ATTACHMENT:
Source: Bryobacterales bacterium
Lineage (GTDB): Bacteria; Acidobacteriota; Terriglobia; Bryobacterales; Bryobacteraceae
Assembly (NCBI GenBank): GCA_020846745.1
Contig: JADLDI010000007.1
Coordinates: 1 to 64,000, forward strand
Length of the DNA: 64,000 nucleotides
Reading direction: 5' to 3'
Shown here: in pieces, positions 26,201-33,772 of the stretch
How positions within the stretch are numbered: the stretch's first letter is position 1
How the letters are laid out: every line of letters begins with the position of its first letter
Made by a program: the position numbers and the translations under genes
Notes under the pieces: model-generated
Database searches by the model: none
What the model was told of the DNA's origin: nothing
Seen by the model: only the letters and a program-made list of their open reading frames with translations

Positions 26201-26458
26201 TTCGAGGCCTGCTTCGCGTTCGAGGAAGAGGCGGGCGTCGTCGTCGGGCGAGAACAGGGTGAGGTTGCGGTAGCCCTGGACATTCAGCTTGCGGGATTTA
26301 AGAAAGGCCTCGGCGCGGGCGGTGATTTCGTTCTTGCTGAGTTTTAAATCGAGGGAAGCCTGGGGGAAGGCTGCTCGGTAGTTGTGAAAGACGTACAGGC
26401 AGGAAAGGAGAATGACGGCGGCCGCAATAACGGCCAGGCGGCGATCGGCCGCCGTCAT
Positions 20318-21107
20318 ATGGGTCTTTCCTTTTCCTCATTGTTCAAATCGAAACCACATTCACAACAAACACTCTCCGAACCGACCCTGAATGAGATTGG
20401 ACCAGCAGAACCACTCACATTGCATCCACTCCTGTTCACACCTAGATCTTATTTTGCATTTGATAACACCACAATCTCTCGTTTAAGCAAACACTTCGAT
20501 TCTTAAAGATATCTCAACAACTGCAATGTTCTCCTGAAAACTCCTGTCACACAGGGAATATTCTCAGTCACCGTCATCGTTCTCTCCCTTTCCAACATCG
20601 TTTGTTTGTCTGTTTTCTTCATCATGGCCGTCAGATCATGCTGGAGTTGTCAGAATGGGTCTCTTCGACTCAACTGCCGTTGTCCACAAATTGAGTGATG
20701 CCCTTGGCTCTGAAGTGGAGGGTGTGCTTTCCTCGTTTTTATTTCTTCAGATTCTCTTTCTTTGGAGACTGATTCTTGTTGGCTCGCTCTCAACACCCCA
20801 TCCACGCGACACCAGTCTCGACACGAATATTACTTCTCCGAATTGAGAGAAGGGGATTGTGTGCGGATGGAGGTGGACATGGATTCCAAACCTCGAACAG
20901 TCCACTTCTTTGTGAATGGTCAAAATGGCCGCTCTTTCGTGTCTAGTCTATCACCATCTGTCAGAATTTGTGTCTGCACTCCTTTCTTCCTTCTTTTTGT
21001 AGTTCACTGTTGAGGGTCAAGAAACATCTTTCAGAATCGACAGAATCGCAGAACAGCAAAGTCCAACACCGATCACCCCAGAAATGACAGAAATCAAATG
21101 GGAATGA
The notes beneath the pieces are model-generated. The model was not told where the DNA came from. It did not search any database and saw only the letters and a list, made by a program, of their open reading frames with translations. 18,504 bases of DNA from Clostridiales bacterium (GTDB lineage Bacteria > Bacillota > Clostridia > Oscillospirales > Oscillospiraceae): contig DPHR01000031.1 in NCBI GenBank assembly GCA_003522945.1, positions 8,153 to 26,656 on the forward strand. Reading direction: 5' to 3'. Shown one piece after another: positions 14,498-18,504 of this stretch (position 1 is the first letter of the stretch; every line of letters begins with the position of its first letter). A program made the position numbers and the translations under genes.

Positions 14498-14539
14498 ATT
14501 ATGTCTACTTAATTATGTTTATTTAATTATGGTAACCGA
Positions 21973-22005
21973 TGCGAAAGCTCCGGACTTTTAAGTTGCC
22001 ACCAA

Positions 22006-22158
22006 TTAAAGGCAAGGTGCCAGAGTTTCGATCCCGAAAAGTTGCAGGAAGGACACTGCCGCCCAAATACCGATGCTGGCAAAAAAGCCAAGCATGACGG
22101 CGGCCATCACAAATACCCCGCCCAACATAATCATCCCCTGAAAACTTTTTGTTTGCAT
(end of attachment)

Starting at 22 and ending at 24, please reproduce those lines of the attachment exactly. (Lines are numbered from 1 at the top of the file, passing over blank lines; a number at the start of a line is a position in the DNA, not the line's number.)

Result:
20401 ACCAGCAGAACCACTCACATTGCATCCACTCCTGTTCACACCTAGATCTTATTTTGCATTTGATAACACCACAATCTCTCGTTTAAGCAAACACTTCGAT
20501 TCTTAAAGATATCTCAACAACTGCAATGTTCTCCTGAAAACTCCTGTCACACAGGGAATATTCTCAGTCACCGTCATCGTTCTCTCCCTTTCCAACATCG
20601 TTTGTTTGTCTGTTTTCTTCATCATGGCCGTCAGATCATGCTGGAGTTGTCAGAATGGGTCTCTTCGACTCAACTGCCGTTGTCCACAAATTGAGTGATG